Author’s Note–Mrs. Mary McIntyre was once called the ‘grand old lady’ of Dalhousie Lake. Mother of Mrs. Walter Geddes she lived to be over 100 years of age. In her 101th year she knitted 5 tiny pairs of mittens for the Dionne Quintuplets. She lived for years with her her daughter who gave her a birthday party every single year.
Perth Courier, Sept. 16, 1932
Almost a Centenarian: Mrs. Mary McIntyre
After a curved or crooked course of many miles through rocky channels, past dense forest growth of birch, poplar and ever green trees where cultivated farms alternate with rocky barrens and hills the wide Mississippi river comes to a formidable crisis in its path at the high falls of the Mississippi where the leaping stream furnishes the greatest water power for the hydro development between the Ottawa river and the Trent system. A mile or so further down the wild water furnishes a minor power for the saw and roller mills of Walter Geddes; then after a rapid descent past high picturesque hills, one finds peaceful rest for a time on the broad expanse of Dalhousie Lake. On the wide beach of the lake and backed by all kinds of native trees and shrubbery have been built neat summer cottages owned by holiday people from far and near on the hill just above stands the home of Mr. and Mrs. Walter Geddes overlooking the lake and cottages and hills and farms which border the beautiful lake.
In this comfortable and hospitable dwelling an aged lady finds a welcome home. This is the mother of Mrs. Geddes, Mrs. McIntyre, of whom we were privileged to see and converse with a short time ago. Mrs. McIntyre was born in North Sherbrooke in 1834 and is now therefore 98 years old—an age somewhat remarkable as life comes and goes in this sphere.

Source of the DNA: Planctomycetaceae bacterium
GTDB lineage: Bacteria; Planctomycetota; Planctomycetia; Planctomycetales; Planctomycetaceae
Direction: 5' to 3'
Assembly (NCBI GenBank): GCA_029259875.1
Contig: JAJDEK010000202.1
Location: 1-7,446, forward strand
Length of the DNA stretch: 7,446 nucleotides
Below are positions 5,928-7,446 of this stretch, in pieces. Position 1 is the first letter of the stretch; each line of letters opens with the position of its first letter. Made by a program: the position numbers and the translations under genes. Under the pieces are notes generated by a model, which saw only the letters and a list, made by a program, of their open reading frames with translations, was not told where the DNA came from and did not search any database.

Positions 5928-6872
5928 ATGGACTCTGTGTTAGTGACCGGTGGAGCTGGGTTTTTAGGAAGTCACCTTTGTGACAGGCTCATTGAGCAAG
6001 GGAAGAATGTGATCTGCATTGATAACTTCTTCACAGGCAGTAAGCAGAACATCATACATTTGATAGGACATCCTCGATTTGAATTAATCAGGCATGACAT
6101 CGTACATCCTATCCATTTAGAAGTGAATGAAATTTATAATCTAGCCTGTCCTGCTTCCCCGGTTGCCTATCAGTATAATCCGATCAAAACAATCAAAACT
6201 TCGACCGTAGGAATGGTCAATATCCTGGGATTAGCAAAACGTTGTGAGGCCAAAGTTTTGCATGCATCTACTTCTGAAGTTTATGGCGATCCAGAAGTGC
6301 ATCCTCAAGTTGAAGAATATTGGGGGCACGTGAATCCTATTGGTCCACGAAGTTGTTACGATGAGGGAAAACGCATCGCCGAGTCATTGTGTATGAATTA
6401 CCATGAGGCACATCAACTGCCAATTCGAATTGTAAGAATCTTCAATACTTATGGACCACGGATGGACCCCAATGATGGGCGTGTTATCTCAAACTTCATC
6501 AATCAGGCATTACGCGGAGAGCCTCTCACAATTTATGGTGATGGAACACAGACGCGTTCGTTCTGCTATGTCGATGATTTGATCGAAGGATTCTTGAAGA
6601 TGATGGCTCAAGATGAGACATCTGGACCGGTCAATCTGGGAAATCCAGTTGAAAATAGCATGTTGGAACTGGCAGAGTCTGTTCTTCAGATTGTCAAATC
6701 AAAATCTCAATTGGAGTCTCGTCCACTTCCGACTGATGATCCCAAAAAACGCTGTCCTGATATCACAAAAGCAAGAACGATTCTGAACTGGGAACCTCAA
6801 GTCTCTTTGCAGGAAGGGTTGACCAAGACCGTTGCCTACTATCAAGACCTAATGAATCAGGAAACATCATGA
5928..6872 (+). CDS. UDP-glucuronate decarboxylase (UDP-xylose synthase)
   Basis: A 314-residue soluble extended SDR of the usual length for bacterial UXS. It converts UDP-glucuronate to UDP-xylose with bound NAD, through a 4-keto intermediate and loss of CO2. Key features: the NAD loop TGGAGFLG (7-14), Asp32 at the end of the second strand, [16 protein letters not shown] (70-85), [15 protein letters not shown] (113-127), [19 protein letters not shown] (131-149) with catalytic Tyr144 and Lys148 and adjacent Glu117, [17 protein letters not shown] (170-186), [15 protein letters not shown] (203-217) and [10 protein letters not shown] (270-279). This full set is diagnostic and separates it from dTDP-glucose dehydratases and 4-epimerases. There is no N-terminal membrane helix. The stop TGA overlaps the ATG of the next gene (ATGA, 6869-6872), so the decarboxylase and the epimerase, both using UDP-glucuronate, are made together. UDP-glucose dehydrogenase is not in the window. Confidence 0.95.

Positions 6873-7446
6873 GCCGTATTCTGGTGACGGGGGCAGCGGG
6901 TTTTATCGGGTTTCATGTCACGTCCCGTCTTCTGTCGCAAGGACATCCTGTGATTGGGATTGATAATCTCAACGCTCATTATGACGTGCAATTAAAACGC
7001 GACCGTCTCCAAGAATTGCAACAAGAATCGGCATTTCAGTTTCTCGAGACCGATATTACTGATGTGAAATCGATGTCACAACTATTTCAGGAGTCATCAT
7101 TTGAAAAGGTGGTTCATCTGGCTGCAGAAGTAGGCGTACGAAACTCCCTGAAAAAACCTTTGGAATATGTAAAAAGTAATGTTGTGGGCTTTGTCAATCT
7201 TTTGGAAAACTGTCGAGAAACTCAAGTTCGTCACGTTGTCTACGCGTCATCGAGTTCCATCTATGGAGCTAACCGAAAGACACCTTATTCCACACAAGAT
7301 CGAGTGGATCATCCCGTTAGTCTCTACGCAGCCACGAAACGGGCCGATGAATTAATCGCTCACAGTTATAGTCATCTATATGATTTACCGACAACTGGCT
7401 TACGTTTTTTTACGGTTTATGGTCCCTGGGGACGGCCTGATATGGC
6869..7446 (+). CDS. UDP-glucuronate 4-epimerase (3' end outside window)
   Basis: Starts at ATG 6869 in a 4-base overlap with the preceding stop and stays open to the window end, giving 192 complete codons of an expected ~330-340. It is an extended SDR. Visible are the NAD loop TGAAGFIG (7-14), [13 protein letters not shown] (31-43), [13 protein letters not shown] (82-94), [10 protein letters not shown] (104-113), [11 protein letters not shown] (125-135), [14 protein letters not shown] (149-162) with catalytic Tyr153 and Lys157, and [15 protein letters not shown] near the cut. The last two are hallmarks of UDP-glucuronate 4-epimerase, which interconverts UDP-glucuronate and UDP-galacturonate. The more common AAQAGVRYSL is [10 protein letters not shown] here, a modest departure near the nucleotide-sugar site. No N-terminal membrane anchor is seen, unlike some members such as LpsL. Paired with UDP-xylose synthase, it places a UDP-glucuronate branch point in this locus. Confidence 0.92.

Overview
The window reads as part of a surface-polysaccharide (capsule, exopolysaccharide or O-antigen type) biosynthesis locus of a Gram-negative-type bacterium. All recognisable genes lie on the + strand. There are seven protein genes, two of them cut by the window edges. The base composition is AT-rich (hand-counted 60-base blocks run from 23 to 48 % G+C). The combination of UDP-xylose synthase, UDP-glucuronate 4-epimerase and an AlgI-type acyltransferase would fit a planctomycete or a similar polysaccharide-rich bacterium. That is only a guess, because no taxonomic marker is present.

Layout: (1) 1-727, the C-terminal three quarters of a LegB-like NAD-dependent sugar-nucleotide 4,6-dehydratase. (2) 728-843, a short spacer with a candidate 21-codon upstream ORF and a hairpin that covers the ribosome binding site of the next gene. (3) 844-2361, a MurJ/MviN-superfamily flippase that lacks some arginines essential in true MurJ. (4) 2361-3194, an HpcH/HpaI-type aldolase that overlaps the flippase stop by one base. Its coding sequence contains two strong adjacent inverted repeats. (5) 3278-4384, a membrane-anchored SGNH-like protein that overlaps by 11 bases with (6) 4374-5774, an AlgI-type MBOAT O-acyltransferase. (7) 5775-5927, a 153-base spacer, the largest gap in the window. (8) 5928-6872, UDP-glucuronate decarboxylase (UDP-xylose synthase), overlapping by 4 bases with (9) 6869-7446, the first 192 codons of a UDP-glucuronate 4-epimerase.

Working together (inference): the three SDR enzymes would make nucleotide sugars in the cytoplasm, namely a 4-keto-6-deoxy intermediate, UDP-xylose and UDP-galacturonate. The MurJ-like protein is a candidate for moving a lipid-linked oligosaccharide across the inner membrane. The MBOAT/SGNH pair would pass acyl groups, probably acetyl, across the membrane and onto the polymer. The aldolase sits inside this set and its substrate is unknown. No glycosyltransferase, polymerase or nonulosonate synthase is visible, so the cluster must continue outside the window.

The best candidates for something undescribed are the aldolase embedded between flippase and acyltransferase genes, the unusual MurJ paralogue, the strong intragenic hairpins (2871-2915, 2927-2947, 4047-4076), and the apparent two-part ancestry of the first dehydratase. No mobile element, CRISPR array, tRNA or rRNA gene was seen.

With the original settlers about 1820 came the representatives of two Highland clans—Duncan Ferguson of Argylshire and Alexander McDougall from Perthsire. Soon after their arrival in the new land, a son of Ferguson married Miss Violet McDougall and to them a daughter, in 1834, was born, the subject of this sketch.
The parents could speak little or no English only their native Gaelic and the little daughter, taught in this parental home, could speak it fluently and in fact never wholly forgot it to this day. Association with lowland neighbors and teaching in school brought her a knowledge of the Anglo Saxon tongue and this practically became her thinking language. Here we must mention that the first schoolhouse in North Sehrbrooke was built at Elphin in 1834 in the east half of Lot 10, 2nd Concession.
Mrs. McIntyre has seen the greatest growth in the township in farm cultivation and improvements through many a year of hardship and privation of the settlers until the original cabins have been changed into comfortable farm homes and the very primitive log school houses succeeded by ones of frame and brick all over the two townships. And so the course of progress along life’s highway has been the history of her own life—the sickle, scythe, cradle, mowing and threshing and binding machines and the kindred working implements have all passed before her life’s work on the farm; and it is a pleasure to know that in her daughter’s home she has found congeniality and affection after life’s burdens have been laid down.
Mrs. McIntyre can yet put a neat patch on a garment and another patch on that even better than the first, so say her friends. In her girlhood days there was no bridge across the Mississippi in the two townships and their way to market at Perth or Lanark involved much hardship that we can hardly imagine now. She has walked to Perth, rode there on oxcarts, on horseback, on rough sleds and cutters—and in motor cars as well—and she has heard and seen the airplanes flying far above.